Moving to One of These Cities Can Save Retirees at Least $10K

See where the cost of living is well below the national average.

If you’re accustomed to city life, you might want to stay in a city when you retire. But if you want to stretch your nest egg as far as possible, you might want to consider relocating to a city with a lower cost of living. Fortunately, there are a few major cities where the cost of living for retirees is significantly lower than the national average.

To find the best retirement cities, GOBankingRates analyzed the 200 biggest cities by population in the U.S. We found the cities where retirees can save $10,000 or more by looking at the difference between the average annual cost of living for retirees in each city, and the average national cost of living for retirees, which is $49,542. Of the 200 cities analyzed, six made the cut as the most affordable places to retire.

Cities Where Retirees Could Save $10K or More
RankCityAnnual Cost of LivingDifference Between Average National Cost of Living and City’s Cost of Living
1Akron, Ohio$36,166$13,376
2Brownsville, Texas$37,157$12,386
3Dayton, Ohio$37,157$12,386
4Cleveland$38,147$11,395
5Toledo, Ohio$38,395$11,147
6Rockford, Ill.$39,435$10,107

Ohio Is the Most Affordable State for Retirees Who Want to Live in a City

If you’re wondering where to retire, you might want to consider Ohio. Of the six U.S. cities where retirees can save money compared to the national average, four are located in the Buckeye State: Akron, Dayton, Cleveland and Toledo. Overall, Ohio is one of the most affordable states to retire in, though you would still need to have over $1.1 million saved for retirement there, a separate GOBankingRates study found.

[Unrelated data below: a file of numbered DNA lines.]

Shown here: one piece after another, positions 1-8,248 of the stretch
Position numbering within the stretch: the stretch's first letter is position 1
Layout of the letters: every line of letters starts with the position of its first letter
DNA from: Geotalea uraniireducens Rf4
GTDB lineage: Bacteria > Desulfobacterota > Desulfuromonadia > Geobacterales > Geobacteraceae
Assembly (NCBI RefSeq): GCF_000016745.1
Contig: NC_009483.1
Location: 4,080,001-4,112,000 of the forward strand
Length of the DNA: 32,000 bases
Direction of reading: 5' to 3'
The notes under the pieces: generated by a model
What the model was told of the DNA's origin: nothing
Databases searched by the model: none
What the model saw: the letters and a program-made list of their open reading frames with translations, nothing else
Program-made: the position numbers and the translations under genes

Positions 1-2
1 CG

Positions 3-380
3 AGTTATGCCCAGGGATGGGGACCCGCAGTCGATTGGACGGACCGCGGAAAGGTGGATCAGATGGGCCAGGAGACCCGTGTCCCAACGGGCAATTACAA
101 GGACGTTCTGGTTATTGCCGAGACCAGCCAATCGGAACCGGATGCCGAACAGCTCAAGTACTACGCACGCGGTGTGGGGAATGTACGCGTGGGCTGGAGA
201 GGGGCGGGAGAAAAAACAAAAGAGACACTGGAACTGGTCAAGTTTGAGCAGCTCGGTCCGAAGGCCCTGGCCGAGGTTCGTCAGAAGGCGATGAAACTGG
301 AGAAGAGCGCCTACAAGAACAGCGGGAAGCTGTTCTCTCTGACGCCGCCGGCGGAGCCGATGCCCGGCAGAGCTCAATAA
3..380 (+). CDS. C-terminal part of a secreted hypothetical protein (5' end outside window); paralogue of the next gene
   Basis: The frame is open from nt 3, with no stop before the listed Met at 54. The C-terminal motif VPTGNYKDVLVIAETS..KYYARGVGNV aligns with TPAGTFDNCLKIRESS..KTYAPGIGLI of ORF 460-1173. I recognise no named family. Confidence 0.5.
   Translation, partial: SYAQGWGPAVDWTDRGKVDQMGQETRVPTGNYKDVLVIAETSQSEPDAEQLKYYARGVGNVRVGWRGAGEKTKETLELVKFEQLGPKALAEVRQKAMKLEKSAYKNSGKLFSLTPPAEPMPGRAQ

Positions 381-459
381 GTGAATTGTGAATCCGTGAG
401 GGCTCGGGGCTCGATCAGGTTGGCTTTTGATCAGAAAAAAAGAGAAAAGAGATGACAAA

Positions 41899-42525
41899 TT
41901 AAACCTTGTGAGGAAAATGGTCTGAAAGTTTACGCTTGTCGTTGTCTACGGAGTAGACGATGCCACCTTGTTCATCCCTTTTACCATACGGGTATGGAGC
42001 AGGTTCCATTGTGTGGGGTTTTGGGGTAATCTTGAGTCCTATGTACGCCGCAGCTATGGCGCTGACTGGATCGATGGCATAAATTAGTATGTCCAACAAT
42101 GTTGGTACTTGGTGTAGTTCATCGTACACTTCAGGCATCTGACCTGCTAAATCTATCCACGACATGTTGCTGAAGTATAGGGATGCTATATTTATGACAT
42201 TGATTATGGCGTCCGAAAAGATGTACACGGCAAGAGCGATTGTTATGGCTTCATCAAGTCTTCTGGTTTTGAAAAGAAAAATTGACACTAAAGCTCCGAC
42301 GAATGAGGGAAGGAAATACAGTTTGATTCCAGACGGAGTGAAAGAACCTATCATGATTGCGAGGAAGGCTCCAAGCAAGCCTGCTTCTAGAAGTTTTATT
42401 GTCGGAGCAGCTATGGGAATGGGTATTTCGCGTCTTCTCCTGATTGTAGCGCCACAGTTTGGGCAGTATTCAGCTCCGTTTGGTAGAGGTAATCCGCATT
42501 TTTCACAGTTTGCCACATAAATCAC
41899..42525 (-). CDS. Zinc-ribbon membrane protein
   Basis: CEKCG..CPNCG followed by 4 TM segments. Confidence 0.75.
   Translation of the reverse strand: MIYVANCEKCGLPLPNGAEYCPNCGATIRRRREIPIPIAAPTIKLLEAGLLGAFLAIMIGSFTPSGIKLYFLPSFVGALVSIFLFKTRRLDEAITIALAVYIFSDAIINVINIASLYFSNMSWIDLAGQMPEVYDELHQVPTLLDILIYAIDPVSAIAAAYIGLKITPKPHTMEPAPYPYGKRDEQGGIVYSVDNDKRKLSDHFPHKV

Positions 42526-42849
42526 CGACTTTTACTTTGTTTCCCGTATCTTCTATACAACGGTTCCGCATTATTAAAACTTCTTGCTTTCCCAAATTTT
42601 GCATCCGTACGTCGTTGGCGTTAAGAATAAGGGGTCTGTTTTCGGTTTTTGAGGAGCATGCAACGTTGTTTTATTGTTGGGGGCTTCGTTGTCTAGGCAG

Housing Costs Greatly Affect Overall Affordability

The average rent in all six of the cities where retirees can save $10,000 or more is less than $1,000, and in Akron, Dayton and Toledo, the average rent is less than $800. Dayton has the cheapest housing overall, with the average rent at $734 and a median home value of $52,400. Toledo — which is one of the places where your retirement will cost you less than $50,000 a year — also has cheap housing, with costs that are 69 percent cheaper than the national average, another GOBankingRates study found. 

Brownsville has the highest median home value on this list — $90,700 — but it has the lowest average grocery and utility expenditures of the cities included in this ranking, which helps to bring overall costs down. It’s one of the best places to live on only a Social Security check, according to a separate GOBankingRates study.

Expect to Pay a Lot for Groceries and Utilities, Regardless of Where You Live

The overall cost of living is significantly lower in these six cities compared to the national average, but there isn’t a huge difference in grocery or utility costs. The average annual grocery expenditure in the U.S. for people age 65 and older is $3,815, and in Brownsville, which has the lowest average grocery expenditure on this list, it’s $3,357. The average annual utility expenditure in the U.S. for people age 65 and older is $3,572, and in Brownsville, which also has the lowest average utility expenditure on this list, it’s $3,250.

Where you can save is on healthcare. The average annual healthcare expenditure in the U.S. for people 65 and older is $6,620; in Cleveland, it’s $5,428; and in Akron, it’s $5,561. Affordable healthcare helps make Akron one of the best cities to retire on a budget of $1,500 a month, another GOBankingRates study found.

If you don’t want to live in a major city, your options for an affordable retirement are even greater. Click through to see the places where your retirement will cost less than $50,000 a year.

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